After Beyonce, can reality compete?


Associated Press


The breathtaking model on your magazine cover: Of course she’s not that thin and unblemished. That reality show you never miss? You’re shocked — shocked that its real-life drama isn’t 100 percent unscripted. And that diva who may or may not have mouthed the words to the national anthem to her own prerecorded voice? Yeah, well, so what? It was a big moment, and she wanted to sound her best.

In America these days, in countless tiny ways, much of what we see and experience isn’t exactly what it seems. We know it, too. And often we don’t care, because what we’re getting just seems to “pop” more than its garden-variety, without-the- special-sauce counterpart.

Whether Beyonce actually sang at last week’s presidential inauguration — the jury’s still out, and she’s kept silent — is, on the surface, the textbook teapot tempest. Dig deeper, though, and the conversation — or lack of it — reveals something important about society at this moment. The big question is no longer whether reality matters. That ship sailed long ago. More to the point is this: Can reality compete?

“It’s as if the fakery has become satisfactory,” says Jonathan Vankin, co-writer of “Forever Dusty,” a musical that takes events from the life of the late soul singer Dusty Springfield and — carefully — dramatizes them.

“I think almost everyone knows that we’re constantly being fed unreality. And yet there seems to be very little curiosity about figuring out what’s really going on,” says Vankin.

Many, including some of Beyonce’s fans and friends, consider the inauguration debate ridiculous because, after all, even if she was lip-syncing, she was doing it to her own powerful voice. Fair enough. That ignores, however, two aspects of live performance.

First is what some consider an implicit contract between a performer and a live audience — the expectation that the audience deserves a performance that’s in the moment and that might, just might, even be affected by the presence of the crowd. If none of that happens, then why not stay home, skip the hassle and listen to your iPod? And second, the version of Beyonce’s voice that might be recorded in a studio — with potential help from digital enhancement and “sweetening” — could be quite different from the one produced live on a windy, wintry January day.

“Reality is complicated, messy and uncertain. We want it to be shrink-wrapped and labeled clearly,” says Mark Carnes, general editor of “Past Imperfect: History According to the Movies” and a historian at Barnard College.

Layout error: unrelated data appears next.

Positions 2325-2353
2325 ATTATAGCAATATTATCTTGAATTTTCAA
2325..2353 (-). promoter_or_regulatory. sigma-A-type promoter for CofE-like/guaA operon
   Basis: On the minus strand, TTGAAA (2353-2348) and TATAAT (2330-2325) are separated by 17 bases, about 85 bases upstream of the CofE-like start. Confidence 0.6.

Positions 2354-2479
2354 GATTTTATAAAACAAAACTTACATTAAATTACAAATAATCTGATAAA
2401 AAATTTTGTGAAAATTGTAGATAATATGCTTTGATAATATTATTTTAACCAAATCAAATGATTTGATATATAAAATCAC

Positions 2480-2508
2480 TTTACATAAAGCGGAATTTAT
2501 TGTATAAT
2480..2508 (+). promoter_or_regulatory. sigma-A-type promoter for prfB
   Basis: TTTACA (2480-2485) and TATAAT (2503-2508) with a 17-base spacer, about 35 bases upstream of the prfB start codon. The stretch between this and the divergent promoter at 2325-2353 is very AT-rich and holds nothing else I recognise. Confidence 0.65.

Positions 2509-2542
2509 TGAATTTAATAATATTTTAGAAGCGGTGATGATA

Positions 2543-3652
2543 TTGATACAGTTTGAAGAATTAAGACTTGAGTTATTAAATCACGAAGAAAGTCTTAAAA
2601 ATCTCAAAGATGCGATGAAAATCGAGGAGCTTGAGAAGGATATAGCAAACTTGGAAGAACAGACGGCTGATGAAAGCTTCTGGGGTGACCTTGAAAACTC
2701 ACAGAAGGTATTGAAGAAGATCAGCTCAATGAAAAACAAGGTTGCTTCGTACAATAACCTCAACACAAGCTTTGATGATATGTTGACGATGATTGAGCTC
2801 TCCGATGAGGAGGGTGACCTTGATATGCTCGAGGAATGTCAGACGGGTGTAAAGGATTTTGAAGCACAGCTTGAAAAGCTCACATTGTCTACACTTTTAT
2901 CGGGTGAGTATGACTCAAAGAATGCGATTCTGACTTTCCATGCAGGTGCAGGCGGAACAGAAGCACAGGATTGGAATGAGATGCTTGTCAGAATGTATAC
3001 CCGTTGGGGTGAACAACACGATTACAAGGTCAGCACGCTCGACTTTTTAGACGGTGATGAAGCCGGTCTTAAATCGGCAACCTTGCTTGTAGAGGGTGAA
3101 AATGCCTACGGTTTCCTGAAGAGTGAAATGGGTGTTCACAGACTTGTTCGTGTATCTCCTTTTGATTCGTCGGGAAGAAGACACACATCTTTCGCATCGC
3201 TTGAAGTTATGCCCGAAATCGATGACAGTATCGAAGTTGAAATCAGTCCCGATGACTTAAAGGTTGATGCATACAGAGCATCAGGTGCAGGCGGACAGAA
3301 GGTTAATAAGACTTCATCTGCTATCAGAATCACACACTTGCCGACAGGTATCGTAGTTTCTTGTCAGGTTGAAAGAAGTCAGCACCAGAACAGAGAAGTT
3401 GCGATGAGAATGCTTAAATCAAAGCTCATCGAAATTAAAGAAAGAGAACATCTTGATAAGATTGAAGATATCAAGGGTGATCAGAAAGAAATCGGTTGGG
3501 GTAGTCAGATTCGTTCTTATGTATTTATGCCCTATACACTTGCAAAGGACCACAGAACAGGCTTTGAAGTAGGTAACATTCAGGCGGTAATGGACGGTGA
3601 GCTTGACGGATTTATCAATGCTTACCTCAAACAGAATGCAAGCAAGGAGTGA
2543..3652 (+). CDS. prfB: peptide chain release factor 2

It’s hardly just music. These examples of artifice in miniature pop up everywhere in American culture — so much so that we hardly even notice it.

We take it for granted that our Cheetos and Doritos are bright orange — because that’s the color that says “really cheesy” to us. We buy “movie theater butter” popcorn that has nothing to do with either movie theaters or butter.

And digital photo retouching: The tools of artifice, once accessible only to professionals, have gone democratic. Now manipulators by the millions can use something called a “clone tool” to erase blemishes, unwanted features and entire people. With the tap of a smartphone touchscreen, you can make an image taken seconds ago look like a “vintage” snapshot from a 1972 Polaroid or a 19th-century tintype.

But it is in entertainment — a realm custom-built for artifice — that this notion plays out most broadly.

In a nation already disgusted by media bias — a September Gallup poll showed 60 percent of Americans have little or no trust in the mass media to report the news accurately and fairly — does this stuff that dances at the edges have any effect in the long run? It’s a difficult thing to measure, but just consider: If little things in life aren’t what they seem, how well does that bode for our society?

“Maybe, just maybe, we’re all a little tired of being tricked, be it great trickery or be it small trickery,” says Virginia Lee Blood, a musician and singer in Nashville, Tenn.

More than that, though, are we setting up unrealistic expectations about the world, piece by tiny piece?

Even Kurt Cobain, whose music was welcomed by many as a burst of show-business authenticity, struggled with the issue. In his 1994 suicide note he weighed in once more, this time about pretending to be enthusiastic on stage. “The worst crime I can think of,” Cobain wrote, “would be to rip people off by faking it.”

Of course, his band Nirvana also produced, much more famously, six words that encapsulated the era in which we live — and give us what is perhaps the ultimate verdict on this issue. “Here we are now,” he sang. “Entertain us.”

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